Study / Scientific Publication

Coronary artery disease (CAD)

Coronary artery disease

Coronary artery disease (CAD) is one of the major causes of death in industrialized countries, and one of the leading causes of years of life lost due to premature mortality.

Dynamic CT perfusion is a CT technique that offers the possibility to quantify myocardial blood flow (MBF) and detect perfusion defects.

This experimental study showed that the absolute MBF are substantially underestimated as a result of low temporal sampling rates in conventional scan modes. 

Keywords: Perfusion imaging, Computed tomography, Cardiac imaging techniques, X-Ray Imaging, Echocardiography, Nuclear Cardiology, Computed Tomography and Magnetic Resonance Imaging

Coronary artery disease (CAD) - Study

Study:

The purpose of this study was to evaluate the effect of temporal sampling rate in dynamic CT myocardial perfusion imaging (CTMPI) on myocardial blood flow (MBF). 

Recent technical developments in the field of computed tomography (CT) make this imaging modality a suitable candidate for cardiac perfusion measurements. 

Dynamic CTMPI advantages

Dynamic CTMPI has several advantages over competing imaging modalities, namely cost, availability, spatial resolution and the linear relation between Hounsfield unit (HU) enhancement and contrast in the myocardium, facilitating quantification.

Using a combination of CT angiography (CTA) and CTMPI the morphological and functional aspects of CAD can be evaluated with a single non-invasive imaging modality.

Abstract

The purpose of this study was to evaluate the effect of temporal sampling rate in dynamic CT myocardial perfusion imaging (CTMPI) on myocardial blood flow (MBF). 

Dynamic perfusion CT underestimates myocardial blood flow compared to PET and SPECT values.

For accurate quantitative analysis of myocardial perfusion with dynamic perfusion CT a stable calibrated HU measurement of MBF is essential. 

  • Three porcine hearts were perfused using an ex-vivo Langendorff (PhysioHeart™) model.
  • Hemodynamic parameters were monitored.
  • Dynamic CTMPI was performed using third generation dual source CT at 70 kVp and 230–350 mAs/rot in electrocardiography(ECG)-triggered shuttle-mode (sampling rate, 1 acquisition every 2–3 s; z-range, 10.2 cm), ECG-triggered non-shuttle mode (fixed table position) with stationary tube rotation (1 acquisition every 0.5–1 s, 5.8 cm), and non-ECG-triggered continuous mode (1 acquisition every 0.06 s, 5.8 cm).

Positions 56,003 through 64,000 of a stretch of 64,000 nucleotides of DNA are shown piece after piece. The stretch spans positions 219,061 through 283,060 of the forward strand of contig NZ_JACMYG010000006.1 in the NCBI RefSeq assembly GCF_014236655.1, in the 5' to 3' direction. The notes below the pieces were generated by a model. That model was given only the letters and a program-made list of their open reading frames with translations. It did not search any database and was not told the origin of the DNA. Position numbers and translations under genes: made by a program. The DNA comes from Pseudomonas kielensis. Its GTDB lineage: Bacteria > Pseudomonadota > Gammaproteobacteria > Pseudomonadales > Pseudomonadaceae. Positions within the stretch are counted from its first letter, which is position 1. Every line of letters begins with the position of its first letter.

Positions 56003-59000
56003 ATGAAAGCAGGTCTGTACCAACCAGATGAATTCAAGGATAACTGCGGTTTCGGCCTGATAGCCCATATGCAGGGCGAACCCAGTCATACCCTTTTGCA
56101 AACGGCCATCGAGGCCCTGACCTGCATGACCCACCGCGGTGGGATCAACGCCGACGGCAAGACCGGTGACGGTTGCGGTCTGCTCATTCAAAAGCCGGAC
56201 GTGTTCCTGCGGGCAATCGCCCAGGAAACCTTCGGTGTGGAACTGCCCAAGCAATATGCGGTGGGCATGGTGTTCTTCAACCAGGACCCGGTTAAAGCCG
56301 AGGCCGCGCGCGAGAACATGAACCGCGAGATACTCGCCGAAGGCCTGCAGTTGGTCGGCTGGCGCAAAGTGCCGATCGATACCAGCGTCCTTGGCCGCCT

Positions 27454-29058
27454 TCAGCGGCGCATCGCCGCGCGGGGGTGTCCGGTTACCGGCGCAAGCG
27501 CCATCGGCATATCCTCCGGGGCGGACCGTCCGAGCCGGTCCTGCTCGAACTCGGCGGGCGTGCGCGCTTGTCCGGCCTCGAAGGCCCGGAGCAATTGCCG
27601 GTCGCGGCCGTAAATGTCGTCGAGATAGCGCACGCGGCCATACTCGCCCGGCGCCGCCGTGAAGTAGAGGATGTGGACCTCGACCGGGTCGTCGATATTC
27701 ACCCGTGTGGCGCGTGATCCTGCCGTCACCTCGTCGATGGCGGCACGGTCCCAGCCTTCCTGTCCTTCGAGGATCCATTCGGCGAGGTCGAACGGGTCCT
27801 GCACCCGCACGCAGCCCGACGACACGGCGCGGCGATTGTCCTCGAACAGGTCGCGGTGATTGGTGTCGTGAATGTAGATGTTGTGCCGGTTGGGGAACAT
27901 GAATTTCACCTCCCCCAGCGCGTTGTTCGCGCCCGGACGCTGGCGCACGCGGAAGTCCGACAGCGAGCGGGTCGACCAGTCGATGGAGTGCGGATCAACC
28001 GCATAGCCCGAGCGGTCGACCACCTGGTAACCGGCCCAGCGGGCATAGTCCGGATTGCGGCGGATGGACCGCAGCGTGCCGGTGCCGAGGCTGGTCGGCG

• Stenosis was created in the circumflex artery, inducing different fractional flow reserve values. 
  • Volume perfusion CT Myocardium software was used to analyze ECG-triggered scans.
  • For the non-ECG triggered scans MASS research version was used combined with an in-house Matlab script.
  • MBF (mL/g/min) was calculated for non-ischemic segments. True MBF was calculated using input flow and heart weight. 

In this proof of principle study we evaluate the effect of increased temporal sampling rates on quantification of MBF in dynamic CTMPI with 3rd generation dual-source CT in an ex-vivo porcine heart model:

  • Shuttle | Non-shuttle | Continuous
    Shuttle | Non-shuttle | Continuous
    Shuttle | Non-shuttle | Continuous
  • Arterial Input Function
    Arterial Input Function
    Arterial Input Function
  • LifeTec Group PhysioHeart Setup
    LifeTec Group PhysioHeart Setup
    LifeTec Group PhysioHeart Setup

Significant differences in MBF between shuttle, non-shuttle and continuous mode were found, with median MBF of 0.87 [interquartile range 0.72–1.00], 1.20 (1.07–1.30) and 1.65 (1.40–1.88), respectively.

The median MBF in shuttle mode was 56% lower than the true MBF.

In non-shuttle and continuous mode, the underestimation was 41% and 18%.

Limited temporal sampling rate in standard dynamic CTMPI techniques contributes to substantial underestimation of true MBF.

Perspectives

Competency in medical knowledge

Dynamic CT perfusion is a CT technique that offers the possibility to quantify myocardial blood flow and detect perfusion defects. This experimental study showed that the absolute MBF are substantially underestimated as a result of low temporal sampling rates in conventional scan modes. An increase in temporal sampling rates not only increased the absolute MBF values, but also increased the accuracy of the measurement compared to the true myocardial blood flow.

 

Translational outlook

Future studies are needed to establish the optimal trade-off between increased radiation dose and more accurate myocardial blood flow estimates. As a consequence of the effect of temporal sampling rates, threshold to determine perfusion defects, should be corrected for the specific temporal sampling rates used.

Authors / Affiliates:

Matthijs Oudkerk | Marly van Assen | Gert Jan Pelgrim | Emmy Slager | Sjoerd van Tuijl | Joseph Schoepf | Rozemarijn Vliegenthart | 

  • Department of Radiology, Center for Medical Imaging-North East Netherlands, University of Groningen, University Medical Center Groningen, Groningen, The Netherlands 
  • LifeTec Group BV, Eindhoven, The Netherlands 
  • Medical University South Carolina, Charleston, SC, USA
  • Center for Medical Imaging-North East Netherlands, University of Groningen, University Medical Center Groningen, EB44, Hanzeplein 1, 9713 GZ Groningen, The Netherlands 

 

Journal Title

The International Journal of Cardiovascular Imaging | Volume 1 / 1985 - Volume 34 / 2018 | Print ISSN 1569-5794 | Online ISSN 1573-0743 | Publisher: Springer Netherlands

Please do not hesitate to contact Sjoerd van Tuijl if you require any further information:

Senior Research Engineer
Sjoerd van Tuijl
Call at +31 40 2 98 93 93 or e-mail us

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